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July 11, 2022

Targeting Sleep and Circadian Function in the Prevention of Alzheimer Disease

Author Affiliations
  • 1Department of Neurology, Washington University School of Medicine, St Louis, Missouri
  • 2Center on Biological Rhythms and Sleep (COBRAS), Washington University School of Medicine, St Louis, Missouri
JAMA Neurol. 2022;79(9):835-836. doi:10.1001/jamaneurol.2022.1732

The accelerating pace of research on sleep or circadian function and Alzheimer disease (AD) has raised the possibility of targeting sleep or circadian behaviors to mitigate AD risk. Sleep and circadian functions are separate but intertwined, in that circadian mechanisms coordinate physiological functions to the 24-hour clock for optimal function, including sleep-wake state. Accumulating data support a bidirectional association between AD pathology and sleep and circadian function. Even during the more than 15-year preclinical (presymptomatic) stage of AD, decreased sleep quality and fragmented circadian rhythms are associated with AD pathology.1,2 Conversely, sleep and circadian dysfunction, particularly slow-wave sleep disruption, elevates levels of amyloid-β and tau.3-5 Large longitudinal studies show that obstructive sleep apnea (OSA) and insufficient sleep increase risk of cognitive impairment.6,7 Given the high prevalence of sleep and circadian dysfunction, with an estimated 1 billion individuals worldwide having OSA, and 40% in a large survey conducted in the UK reporting insufficient sleep,7 sleep and circadian function may be a high-value target for intervention as a modifiable AD risk factor.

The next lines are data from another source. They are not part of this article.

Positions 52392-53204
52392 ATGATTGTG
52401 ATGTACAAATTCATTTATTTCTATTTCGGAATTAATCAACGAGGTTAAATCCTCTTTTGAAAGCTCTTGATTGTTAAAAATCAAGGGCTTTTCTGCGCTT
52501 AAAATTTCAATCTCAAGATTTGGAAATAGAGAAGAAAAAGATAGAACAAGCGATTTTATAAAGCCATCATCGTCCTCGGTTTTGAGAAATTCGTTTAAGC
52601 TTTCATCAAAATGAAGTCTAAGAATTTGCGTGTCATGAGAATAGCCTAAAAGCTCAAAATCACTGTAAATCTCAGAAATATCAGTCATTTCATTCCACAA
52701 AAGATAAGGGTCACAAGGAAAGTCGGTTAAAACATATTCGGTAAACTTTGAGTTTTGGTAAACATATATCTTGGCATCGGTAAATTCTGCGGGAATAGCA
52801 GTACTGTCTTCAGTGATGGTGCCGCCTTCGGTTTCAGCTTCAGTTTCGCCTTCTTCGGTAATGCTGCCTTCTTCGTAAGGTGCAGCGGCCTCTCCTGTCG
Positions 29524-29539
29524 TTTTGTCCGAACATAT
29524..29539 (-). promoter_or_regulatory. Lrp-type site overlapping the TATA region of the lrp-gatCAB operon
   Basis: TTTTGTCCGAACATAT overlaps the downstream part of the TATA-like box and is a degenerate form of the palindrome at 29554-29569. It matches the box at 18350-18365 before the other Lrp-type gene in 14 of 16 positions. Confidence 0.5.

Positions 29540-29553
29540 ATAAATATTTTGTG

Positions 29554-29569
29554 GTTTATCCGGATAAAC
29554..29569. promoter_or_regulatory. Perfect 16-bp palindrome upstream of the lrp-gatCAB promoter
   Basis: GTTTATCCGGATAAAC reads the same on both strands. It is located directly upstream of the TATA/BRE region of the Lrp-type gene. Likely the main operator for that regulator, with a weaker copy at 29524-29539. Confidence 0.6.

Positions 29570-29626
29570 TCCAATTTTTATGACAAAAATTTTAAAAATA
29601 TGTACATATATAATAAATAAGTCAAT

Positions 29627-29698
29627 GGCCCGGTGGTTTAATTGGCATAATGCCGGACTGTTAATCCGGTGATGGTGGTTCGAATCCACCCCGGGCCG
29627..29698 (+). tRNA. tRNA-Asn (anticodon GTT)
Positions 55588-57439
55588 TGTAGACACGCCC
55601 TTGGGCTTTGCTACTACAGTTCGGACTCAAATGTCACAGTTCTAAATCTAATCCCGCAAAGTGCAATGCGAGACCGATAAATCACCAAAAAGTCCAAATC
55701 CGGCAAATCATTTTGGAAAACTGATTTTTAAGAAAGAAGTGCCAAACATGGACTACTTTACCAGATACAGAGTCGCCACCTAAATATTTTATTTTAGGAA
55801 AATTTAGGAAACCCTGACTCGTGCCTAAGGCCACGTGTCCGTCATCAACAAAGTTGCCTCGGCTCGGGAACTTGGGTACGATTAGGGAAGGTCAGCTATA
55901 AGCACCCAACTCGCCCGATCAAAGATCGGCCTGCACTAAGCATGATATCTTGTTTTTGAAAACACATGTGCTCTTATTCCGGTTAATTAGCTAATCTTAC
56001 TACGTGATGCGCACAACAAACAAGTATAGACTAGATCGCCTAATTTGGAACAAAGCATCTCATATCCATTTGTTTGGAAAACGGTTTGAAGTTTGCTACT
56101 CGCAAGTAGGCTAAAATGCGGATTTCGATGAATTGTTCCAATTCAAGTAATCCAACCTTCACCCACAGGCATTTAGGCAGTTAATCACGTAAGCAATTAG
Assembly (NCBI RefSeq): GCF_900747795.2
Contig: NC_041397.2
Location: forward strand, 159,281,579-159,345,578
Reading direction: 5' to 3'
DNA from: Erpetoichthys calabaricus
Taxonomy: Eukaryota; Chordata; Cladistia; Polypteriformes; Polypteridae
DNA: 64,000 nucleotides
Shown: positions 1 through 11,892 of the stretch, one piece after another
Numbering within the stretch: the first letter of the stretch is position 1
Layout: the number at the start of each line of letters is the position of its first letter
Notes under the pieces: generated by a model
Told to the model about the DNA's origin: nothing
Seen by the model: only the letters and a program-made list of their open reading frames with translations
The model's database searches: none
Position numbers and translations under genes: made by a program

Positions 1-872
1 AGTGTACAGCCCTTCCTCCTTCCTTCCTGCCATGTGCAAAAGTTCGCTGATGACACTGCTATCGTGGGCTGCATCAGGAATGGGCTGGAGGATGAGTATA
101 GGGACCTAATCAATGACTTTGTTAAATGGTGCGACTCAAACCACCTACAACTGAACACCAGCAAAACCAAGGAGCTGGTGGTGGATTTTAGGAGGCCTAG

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1 Comment for this article
Sleep and Alzheimer Disease - Take Care with the Eyes
Peter Shah, BSc MA FRCOphth FRCP Edin | University Hospitals Birmingham NHS Foundation Trust
The influence of sleep and circadian function on susceptibility to and progression of Alzheimer disease is a fascinating area of hope in this devastating disease. As this area opens up with new potential treatments, it is important to consider the impact of co-existing eye disease in this complex neuro-ophthalmic area.

As an example, glaucoma can have a profound impact on sleep quality and circadian rhythm. Glaucoma is a common optic neuropathy characterised by loss of retinal ganglion cells (RGCs), the majority of which are involved in the generation of cortical images. However, about 3% of the RGC population express
melanopsin and are specialised into other areas of non-visual activity, such as modulation of circadian rhythm and pupillary light reflexes.

It is intriguing to think that the health of this relatively small population of intraocular intrinsically photosensitive retinal ganglion cells (ipRGCs) may play a part in maintenance of our cognition.